The Lead

Pa. extends Johnson & Johnson vaccine pause after Pa. woman, five others experience blood clots

By: - April 15, 2021 4:25 pm

Vials of the Johnson & Johnson vaccine to prevent COVID-19. The use of this particular vaccine has been halted temporarily. Justin Tallis/AFP via Getty Images/The Conversation).

State health officials on Thursday extended a statewide halt on the administration of the Johnson & Johnson COVID-19 vaccine until April 24 or until updated federal guidance is received. 

The halt was first announced Tuesday, after federal health officials recommended states stop administering the vaccine until the Centers for Disease Control and Food and Drug Administration could review six reports of blood clots in vaccine recipients, all of whom identified as women.

In a statement Thursday, the Pennsylvania Department of Health confirmed that the six cases, including one death, occurred in recipients between the age of 18 and 48 and have affected six of the more than 6.8 million people who have received the Johnson & Johnson vaccine nationally. 

While the department did not provide specifics, it did confirm that one of the six reported blood clot cases involved a Pennsylvania woman who received treatment for the condition at a New Jersey Hospital. 

In Pennsylvania, the Johnson & Johnson vaccine accounts for 247,063 doses of the 6.6 million COVID-19 vaccinations administered statewide, according to Department of Health data. 

Despite the cessation of Johnson & Johnson vaccines, acting state Health Secretary Alison Beam encouraged Pennsylvanians to receive either a Moderna or Pfizer inoculation.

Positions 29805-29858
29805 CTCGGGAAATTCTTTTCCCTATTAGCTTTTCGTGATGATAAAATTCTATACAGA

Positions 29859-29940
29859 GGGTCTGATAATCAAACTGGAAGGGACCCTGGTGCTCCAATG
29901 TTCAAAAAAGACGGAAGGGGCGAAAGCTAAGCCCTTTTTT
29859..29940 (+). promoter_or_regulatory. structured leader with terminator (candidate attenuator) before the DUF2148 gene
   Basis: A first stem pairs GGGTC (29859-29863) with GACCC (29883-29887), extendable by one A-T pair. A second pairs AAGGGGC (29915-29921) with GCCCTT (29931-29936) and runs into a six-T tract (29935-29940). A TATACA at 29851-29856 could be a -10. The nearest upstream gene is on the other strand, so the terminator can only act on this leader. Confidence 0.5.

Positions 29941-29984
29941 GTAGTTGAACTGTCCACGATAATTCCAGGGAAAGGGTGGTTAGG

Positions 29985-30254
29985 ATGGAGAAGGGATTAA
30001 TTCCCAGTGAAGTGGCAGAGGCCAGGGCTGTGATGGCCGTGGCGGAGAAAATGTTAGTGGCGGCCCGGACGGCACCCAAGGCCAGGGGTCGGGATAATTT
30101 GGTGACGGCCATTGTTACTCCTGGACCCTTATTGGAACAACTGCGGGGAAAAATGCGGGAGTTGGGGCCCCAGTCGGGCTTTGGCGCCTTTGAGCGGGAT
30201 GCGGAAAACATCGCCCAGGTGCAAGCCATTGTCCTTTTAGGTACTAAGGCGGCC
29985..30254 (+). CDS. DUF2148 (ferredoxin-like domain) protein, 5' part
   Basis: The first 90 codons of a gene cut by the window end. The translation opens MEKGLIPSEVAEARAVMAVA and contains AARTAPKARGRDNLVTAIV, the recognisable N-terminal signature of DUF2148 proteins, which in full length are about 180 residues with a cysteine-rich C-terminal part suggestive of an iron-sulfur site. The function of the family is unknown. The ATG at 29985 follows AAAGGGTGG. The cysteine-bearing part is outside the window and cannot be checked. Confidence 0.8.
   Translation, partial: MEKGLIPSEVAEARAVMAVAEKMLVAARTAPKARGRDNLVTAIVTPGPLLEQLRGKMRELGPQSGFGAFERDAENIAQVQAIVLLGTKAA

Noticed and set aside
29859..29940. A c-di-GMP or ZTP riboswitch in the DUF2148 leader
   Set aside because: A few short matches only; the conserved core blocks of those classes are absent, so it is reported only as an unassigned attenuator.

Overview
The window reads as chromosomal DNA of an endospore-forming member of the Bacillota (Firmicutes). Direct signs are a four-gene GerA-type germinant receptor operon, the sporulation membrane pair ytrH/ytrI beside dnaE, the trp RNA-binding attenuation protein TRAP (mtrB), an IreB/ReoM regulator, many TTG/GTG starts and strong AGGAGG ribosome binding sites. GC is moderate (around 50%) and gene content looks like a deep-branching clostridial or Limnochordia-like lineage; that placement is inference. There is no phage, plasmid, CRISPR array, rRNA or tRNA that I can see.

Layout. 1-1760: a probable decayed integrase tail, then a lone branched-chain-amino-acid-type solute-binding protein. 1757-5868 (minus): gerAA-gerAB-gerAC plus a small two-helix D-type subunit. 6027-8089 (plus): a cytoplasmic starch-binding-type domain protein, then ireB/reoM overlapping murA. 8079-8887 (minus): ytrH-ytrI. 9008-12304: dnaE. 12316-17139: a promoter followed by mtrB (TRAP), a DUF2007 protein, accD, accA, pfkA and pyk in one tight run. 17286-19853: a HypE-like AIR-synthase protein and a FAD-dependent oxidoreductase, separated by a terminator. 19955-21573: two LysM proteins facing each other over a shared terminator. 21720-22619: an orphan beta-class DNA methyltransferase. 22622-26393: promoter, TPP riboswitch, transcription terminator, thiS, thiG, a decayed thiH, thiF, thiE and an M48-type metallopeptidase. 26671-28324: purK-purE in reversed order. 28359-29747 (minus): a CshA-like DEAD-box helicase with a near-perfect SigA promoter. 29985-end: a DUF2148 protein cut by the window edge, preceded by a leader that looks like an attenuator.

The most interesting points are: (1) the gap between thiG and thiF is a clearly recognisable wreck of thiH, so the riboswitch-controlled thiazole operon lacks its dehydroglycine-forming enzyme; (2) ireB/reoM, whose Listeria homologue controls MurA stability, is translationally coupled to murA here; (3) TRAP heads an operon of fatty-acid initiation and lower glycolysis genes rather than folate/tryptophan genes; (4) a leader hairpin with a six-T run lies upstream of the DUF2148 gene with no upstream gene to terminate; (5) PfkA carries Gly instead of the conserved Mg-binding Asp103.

“The safety procedures built into the vaccination process are working and should instill confidence in the safety and effectiveness of the available COVID-19 vaccines,” Beam said in a statement. “I urge individuals who have appointments scheduled to receive a Pfizer or Moderna vaccination to keep those appointments.”

Pennsylvanians who received the Johnson & Johnson vaccine and develop reactions such as headache, abdominal pain, leg pain, or shortness of breath have been asked to contact their healthcare provider.

Our stories may be republished online or in print under Creative Commons license CC BY-NC-ND 4.0. We ask that you edit only for style or to shorten, provide proper attribution and link to our web site.

Cassie Miller
Cassie Miller

A native Pennsylvanian, Cassie Miller worked for various publications across the Midstate before joining the team at the Pennsylvania Capital-Star. In her previous roles, she has covered everything from local sports to the financial services industry. Miller has an extensive background in magazine writing, editing and design. She is a graduate of Penn State University where she served as the campus newspaper’s photo editor. She is currently pursuing her master’s degree in professional journalism at the University of Nebraska-Lincoln. In addition to her role at the Capital-Star, Miller enjoys working on her independent zines, Dead Air and Infrared. Follow her on Twitter: @Wordsby_CassieM.

MORE FROM AUTHOR